Ginsburg got a kick out of the site, and she and her grandchildren follow the Tumblr account. In fact, Ginsburg has said she has a large supply of Notorious RBG T-shirts, which she has given as gifts.
5. She Doesn’t Need the Money
Ginsburg grew up in a low-income, working-class neighborhood in Brooklyn. Her father was a furrier and her mother worked in a garment factory.
She graduated with a bachelor’s degree in government from Cornell University in 1954, finishing first in her class. That same year she married law student Martin D. Ginsburg. The first few years of their marriage were challenging, as their first child, Jane, was born shortly after Martin was drafted into the military. Ginsburg put the rest of her education on hold until he returned from military service.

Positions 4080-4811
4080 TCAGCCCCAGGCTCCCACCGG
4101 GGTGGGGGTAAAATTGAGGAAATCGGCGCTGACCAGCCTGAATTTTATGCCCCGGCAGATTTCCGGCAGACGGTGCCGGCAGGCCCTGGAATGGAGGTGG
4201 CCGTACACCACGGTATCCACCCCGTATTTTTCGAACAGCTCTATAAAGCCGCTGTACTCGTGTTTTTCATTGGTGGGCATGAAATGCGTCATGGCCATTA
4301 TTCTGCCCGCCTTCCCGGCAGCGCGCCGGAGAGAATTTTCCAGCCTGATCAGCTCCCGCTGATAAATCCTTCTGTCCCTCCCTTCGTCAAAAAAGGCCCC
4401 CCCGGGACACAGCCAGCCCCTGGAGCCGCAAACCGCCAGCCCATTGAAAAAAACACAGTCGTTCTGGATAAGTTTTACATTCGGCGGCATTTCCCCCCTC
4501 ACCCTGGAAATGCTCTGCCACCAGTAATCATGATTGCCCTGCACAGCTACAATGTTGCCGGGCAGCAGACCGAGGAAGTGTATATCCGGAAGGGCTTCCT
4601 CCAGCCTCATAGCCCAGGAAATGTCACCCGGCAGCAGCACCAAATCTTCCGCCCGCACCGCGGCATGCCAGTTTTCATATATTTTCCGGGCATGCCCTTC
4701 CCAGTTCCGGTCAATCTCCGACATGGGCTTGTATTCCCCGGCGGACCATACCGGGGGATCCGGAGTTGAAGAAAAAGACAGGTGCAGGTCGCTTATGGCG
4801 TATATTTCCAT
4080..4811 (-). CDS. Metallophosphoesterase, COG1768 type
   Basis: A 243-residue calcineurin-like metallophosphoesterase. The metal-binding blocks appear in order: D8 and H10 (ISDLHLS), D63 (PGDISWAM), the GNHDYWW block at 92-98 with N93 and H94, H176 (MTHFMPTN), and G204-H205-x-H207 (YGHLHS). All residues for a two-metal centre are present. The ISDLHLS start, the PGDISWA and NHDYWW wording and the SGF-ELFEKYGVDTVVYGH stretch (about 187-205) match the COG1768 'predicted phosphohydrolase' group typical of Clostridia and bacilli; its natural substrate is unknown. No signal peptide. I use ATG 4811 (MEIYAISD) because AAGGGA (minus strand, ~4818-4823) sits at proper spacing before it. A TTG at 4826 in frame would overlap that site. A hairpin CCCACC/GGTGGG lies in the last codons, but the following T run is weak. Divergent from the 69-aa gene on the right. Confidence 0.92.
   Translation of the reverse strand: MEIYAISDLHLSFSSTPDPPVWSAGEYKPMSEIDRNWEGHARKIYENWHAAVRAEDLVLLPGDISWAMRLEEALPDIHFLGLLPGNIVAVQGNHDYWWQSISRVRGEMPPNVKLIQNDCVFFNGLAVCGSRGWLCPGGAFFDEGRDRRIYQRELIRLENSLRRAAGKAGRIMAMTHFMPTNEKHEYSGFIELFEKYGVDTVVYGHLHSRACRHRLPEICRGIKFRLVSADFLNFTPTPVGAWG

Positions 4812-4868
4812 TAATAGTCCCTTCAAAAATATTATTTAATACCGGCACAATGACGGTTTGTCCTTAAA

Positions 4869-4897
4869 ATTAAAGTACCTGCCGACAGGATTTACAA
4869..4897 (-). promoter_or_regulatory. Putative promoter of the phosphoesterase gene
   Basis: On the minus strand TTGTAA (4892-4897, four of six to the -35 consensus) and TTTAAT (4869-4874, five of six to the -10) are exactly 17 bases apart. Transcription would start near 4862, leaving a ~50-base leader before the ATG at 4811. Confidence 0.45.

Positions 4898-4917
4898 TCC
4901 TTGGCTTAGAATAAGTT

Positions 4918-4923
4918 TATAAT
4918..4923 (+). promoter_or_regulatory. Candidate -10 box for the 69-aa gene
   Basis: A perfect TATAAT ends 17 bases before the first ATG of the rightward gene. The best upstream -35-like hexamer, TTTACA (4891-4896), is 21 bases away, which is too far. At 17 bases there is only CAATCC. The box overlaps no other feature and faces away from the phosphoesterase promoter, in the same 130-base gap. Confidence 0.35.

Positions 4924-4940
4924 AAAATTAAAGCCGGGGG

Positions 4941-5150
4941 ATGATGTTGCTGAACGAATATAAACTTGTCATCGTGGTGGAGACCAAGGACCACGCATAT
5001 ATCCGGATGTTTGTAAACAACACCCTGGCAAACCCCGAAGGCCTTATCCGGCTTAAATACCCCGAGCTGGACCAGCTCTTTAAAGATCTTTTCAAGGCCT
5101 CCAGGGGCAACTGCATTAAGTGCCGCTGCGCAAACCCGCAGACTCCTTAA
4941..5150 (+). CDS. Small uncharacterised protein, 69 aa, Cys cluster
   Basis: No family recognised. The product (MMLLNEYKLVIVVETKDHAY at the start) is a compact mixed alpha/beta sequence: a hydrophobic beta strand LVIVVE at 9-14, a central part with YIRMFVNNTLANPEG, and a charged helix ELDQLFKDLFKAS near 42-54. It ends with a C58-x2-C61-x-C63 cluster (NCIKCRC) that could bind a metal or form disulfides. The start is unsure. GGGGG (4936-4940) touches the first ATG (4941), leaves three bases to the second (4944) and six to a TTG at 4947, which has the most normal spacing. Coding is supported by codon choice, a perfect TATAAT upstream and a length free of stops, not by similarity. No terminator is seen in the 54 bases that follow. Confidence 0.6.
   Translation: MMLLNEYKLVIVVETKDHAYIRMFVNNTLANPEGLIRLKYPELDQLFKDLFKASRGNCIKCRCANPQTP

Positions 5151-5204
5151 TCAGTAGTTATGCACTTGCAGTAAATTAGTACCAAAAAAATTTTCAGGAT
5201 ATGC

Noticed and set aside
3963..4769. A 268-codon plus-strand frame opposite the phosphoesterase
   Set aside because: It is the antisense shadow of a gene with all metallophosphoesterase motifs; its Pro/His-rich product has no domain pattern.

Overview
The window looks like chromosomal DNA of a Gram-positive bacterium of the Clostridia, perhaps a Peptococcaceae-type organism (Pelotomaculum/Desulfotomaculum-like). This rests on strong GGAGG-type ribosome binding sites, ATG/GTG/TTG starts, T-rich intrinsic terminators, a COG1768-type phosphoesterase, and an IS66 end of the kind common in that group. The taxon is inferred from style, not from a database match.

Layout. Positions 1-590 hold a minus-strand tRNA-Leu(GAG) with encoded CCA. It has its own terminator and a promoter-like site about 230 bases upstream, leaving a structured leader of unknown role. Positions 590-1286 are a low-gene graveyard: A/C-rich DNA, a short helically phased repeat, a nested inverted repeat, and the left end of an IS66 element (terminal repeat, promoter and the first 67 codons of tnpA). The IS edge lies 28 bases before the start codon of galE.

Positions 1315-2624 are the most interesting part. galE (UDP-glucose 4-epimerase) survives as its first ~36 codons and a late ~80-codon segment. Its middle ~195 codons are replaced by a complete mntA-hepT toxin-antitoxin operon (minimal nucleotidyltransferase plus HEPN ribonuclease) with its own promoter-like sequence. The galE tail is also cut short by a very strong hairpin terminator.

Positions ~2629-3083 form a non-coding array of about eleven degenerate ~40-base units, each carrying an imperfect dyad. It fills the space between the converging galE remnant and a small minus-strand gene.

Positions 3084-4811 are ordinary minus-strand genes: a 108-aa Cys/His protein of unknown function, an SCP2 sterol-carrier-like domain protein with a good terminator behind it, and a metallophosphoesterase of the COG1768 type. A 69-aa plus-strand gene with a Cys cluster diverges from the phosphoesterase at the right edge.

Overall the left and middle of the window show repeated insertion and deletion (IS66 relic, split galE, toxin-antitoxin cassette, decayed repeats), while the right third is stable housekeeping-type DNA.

Ginsburg and her husband eventually both graduated from law school, and over the years their fortunes improved considerably.
According to the Center for Responsive Politics, Ginsburg ranks second in the judicial branch when it comes to personal wealth, with an estimated net worth of nearly $10.6 million.
It has dipped significantly over the years, from a high of more than $31 million in 2007.
The most recent document shows Breyer ranking first among the justices in net worth, at just under $12 million.
In 2017, the salary for associate justices serving on the U.S. Supreme Court is $251,800.
Ginsburg’s most recent financial disclosure also shows dividend income from a variety of investments, as well as travel costs she received for participating in several law-related programs or lectures.